If you are a small business owner or manager, by now you’ve probably started to wonder if you should be investing in some kind of customer data. If you own a restaurant or retail business, you’ve almost certainly been approached by a company selling big data in the form of loyalty card programs or access to consumer databases.

Perhaps you’ve been resistant. No one out there could possibly know your customers better than you do. After all, this is YOUR business. And you’re likely the one dealing with those customers day in and day out.

But without a method for capturing this feedback, you can self-select certain customers. Often, those are the customers that confirm what you already believe or are the most like you. But you are not your customer.

As the gap between the companies that have access to data and those who don’t grows wider, the struggles of small business ownership will continue to increase.

Four ways customer data will help your business

  1. A structured approach to planning.

Customer data that’s properly analyzed can help refine your entire business plan, allowing you to feel more confident in your budgeting and decision-making processes. This can impact everything from which promotions to run to when to pull a hiring trigger.

Determining your key customer groups are and what products they want is only the first step in creating a more efficient market strategy.

With the right data in hand, owners and managers are more prepared to make predictions about what will happen next and are more prepared to address issues and opportunities as they arise.

  1. No more playing Follow the Leader.

One of the biggest challenges faced by many of the small businesses we work with is that decision-making is driven primarily by the past experience of the owner or manager. While that historical business insight is useful, it’s only relevant as long as the needs of your customer base are stagnant. That is rarely a reality and rarely a good thing.

A recent study from Harvard Business School found that owners and managers of small businesses were more likely to copy competitors when times get tough.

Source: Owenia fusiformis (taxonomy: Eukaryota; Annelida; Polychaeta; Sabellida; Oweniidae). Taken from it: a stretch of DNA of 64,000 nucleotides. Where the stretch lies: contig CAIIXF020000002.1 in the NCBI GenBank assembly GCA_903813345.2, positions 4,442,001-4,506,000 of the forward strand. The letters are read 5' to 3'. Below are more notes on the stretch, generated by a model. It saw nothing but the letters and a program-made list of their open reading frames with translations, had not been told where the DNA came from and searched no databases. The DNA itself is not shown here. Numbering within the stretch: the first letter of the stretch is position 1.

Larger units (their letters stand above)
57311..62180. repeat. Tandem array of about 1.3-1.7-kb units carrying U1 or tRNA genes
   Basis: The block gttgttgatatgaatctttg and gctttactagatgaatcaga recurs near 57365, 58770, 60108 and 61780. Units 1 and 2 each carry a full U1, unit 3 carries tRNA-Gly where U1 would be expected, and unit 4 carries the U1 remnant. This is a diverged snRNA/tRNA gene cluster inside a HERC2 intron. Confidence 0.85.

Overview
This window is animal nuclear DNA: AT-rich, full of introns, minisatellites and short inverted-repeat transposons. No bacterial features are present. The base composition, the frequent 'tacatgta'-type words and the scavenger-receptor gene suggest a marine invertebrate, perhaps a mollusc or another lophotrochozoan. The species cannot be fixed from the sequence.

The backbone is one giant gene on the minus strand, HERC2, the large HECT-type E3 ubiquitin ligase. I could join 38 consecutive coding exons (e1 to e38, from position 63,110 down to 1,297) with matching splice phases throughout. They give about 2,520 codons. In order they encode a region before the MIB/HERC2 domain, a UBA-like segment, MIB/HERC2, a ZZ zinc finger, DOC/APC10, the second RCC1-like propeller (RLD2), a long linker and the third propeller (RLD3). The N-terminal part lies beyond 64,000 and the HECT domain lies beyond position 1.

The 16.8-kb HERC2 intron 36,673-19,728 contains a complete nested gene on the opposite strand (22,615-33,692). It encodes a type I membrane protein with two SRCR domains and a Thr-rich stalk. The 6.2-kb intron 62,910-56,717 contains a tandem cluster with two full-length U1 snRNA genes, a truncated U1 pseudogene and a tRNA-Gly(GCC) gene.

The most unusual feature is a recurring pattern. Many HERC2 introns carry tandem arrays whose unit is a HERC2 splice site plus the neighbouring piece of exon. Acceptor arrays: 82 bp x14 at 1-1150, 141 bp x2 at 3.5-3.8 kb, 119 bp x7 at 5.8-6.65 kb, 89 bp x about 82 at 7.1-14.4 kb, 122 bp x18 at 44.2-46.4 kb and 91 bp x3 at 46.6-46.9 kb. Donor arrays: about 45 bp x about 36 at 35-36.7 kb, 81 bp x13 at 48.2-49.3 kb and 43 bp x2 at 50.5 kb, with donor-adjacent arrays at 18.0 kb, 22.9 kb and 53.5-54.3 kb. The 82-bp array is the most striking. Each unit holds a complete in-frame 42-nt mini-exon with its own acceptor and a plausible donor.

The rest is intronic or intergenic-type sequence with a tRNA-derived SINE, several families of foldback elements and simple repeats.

If you’re always playing Follow the Leader, you are inherently behind.

In the same study, businesses who had access to customer data were more likely to find opportunities for creating new services or offerings for specific customer segments, allowing them to capitalize on niche markets their competitors didn’t serve well. They were also able to be more efficient with their resources.

  1. Reduce uncertainty

No one can predict the future, but good analytics can give you a better idea of what it will look like.

In the Harvard study, small companies aren’t using customer data as a replacement for their reliance on past experience. Instead, the owners and managers were often able to confirm or disprove their hunches about what to do next, removing much of their doubt and reducing the instances of second-guessing.

Small business owners often have no shortage of ideas, whether it’s stuff they’re thinking of or stuff friends, family and everyone else pitch them on a day-to-day basis. The hard part is choosing from that scattered collection of ideas to pick the right one. It can feel too much like gambling. But it doesn’t have to. The more you know your customers the easier it is to pick winners and weed out losers.

Which brings us to….

  1. More efficient with resources

Very few businesses succeed at being all things to all people and that’s an especially challenging position for small businesses with limited budgets and capacity.

Access to smart insight from customer data supports the tactical allocation of money and human resources. If you know which markets have the best opportunity for growth, you can spend more time and money targeting them. And, in most cases, you can do it in a more cost-effective manner than the scatter-shot approach of mass marketing.

For example, a business may have historically relied on billboards and print ads to build awareness of its brand. But the expense may have done little to yield the type of loyal customers they hope to attract. Instead, for less money, they found that by sponsoring or participating in certain civic and charitable events, they created a much more meaningful contact with a type of customer that was more likely to visit the shop, make a purchase and stay loyal. Spending less, while generating a stronger return. But how to know what events would be the right fit, for both the business and the customers? Rich customer data.

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